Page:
By Michelle Quince, Senior Accountant at Hive Business
There are a myriad of situations where instant gratification can be put aside for the greater good. A night-in instead of a night out so that you can save up a deposit for a house. Studying for exams so you can qualify and earn more money. Going to the gym regularly so that you can lose those few extra pounds. It’s all about giving something up to get something in return… even if you may have to wait a little while for the return.
It’s the same for your employees, there are certain schemes where they can give up part of their salary in return for a benefit. However, benefits provided to employees can be a bit of a minefield and HMRC revised the provisions for “Salary Sacrifice” schemes back in April 2017 so I thought it would be worth outlining what schemes are still permitted and don’t give rise to additional tax or national insurance for either your business or for your employees:
I’ve written a lot about workplace pension schemes in the past, I made reference to salary sacrifice pension schemes. This is where the employee agrees to sacrifice a proportion of their salary in exchange for an investment in a pension scheme. This means that for a relatively small reduction in their take-home pay, the employee can contribute 25% more into their pension pot each month.
Childcare voucher scheme
These do still exist but only for those that enrolled in the scheme before October 2018. Here employees sacrifice a proportion of their salary in return for payments towards childcare – either arranged through a third-party agency, or directly-contracted arrangements between your business and the employee’s childcare provider. For employees that didn’t enrol before the cut-off, HMRC do have a number of other options to assist with the cost of childcare but these are now dealt with outside of their employment.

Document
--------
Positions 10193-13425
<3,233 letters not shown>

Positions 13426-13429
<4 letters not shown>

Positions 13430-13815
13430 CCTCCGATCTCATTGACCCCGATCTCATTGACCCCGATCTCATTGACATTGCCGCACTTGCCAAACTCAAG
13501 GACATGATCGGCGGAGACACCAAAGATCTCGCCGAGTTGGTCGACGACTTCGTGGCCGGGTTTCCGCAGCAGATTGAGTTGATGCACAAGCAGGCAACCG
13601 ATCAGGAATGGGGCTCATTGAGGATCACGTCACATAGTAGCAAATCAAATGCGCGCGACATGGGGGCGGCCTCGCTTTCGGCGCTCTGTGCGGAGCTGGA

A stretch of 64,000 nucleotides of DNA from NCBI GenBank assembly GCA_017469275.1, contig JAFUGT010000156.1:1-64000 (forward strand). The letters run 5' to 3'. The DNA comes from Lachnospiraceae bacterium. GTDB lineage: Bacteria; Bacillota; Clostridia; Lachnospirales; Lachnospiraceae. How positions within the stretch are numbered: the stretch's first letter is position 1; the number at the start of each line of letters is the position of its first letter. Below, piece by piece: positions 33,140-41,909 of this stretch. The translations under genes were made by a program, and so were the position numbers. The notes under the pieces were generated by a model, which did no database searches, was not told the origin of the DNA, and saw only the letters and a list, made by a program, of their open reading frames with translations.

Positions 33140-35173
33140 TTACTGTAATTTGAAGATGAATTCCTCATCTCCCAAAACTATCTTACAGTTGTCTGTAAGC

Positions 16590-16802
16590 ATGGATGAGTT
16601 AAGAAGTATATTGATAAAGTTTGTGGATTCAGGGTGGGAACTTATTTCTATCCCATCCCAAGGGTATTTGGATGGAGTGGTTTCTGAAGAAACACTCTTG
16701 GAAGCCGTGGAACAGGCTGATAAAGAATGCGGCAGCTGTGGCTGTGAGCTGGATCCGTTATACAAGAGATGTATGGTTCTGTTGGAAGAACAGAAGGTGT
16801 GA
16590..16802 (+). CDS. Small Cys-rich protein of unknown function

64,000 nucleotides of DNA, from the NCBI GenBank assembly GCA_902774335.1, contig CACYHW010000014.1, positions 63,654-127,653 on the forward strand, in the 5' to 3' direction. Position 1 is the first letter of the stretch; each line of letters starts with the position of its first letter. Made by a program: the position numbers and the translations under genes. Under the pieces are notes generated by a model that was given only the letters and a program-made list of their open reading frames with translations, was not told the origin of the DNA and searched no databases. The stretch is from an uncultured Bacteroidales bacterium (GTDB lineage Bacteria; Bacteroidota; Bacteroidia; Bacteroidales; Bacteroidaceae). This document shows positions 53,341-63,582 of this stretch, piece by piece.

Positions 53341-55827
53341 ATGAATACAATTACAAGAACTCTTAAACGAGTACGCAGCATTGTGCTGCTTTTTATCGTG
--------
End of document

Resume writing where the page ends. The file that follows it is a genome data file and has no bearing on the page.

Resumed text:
Cycle to work scheme
20 years ago, in an effort to encourage us all to improve our health, reduce congestion and improve air quality, the Government introduced the “Cycle to Work” scheme. The main themes of the scheme have stayed the same since then:
- an employer purchases a cycle and loans it to an employee for a set hire period;
- the employee pays for the use of the cycle via a reduction in their salary (where payments usually result in the recovery of the original cycle’s purchase price);
- at the end of the hire period, the employee can either extend the hire agreement, return the cycle or buy the equipment outright for an amount predetermined by HMRC.
For cycles costing less than £1,000, the employer can usually make all the necessary arrangements. But, because this arrangement is essentially an interest-free loan to an individual, if the cycle costs more than £1,000, it’s likely you would need to use an external agency (e.g. Evans Cycles; Cyclescheme) unless your business is registered with the FCA.
The scheme can also cover the loan of cyclists’ safety equipment (e.g. helmet; child safety seats; reflective clothing; etc). Plus, the scheme is open to all employees, even Directors, providing they are earning a salary over the basic rate tax band.
Before you start implementing any salary sacrifice scheme, there are two very important considerations. Firstly, any scheme must not reduce an employee’s cash earnings below the national minimum wage rates (although I should highlight that NMW does not normally apply to Directors). And secondly, salary sacrifice arrangements represent a change in your employee’s employment contract therefore, the details should be put into writing and signed by both parties.
If you’re interested in any further information on the schemes outlined above, please get in touch.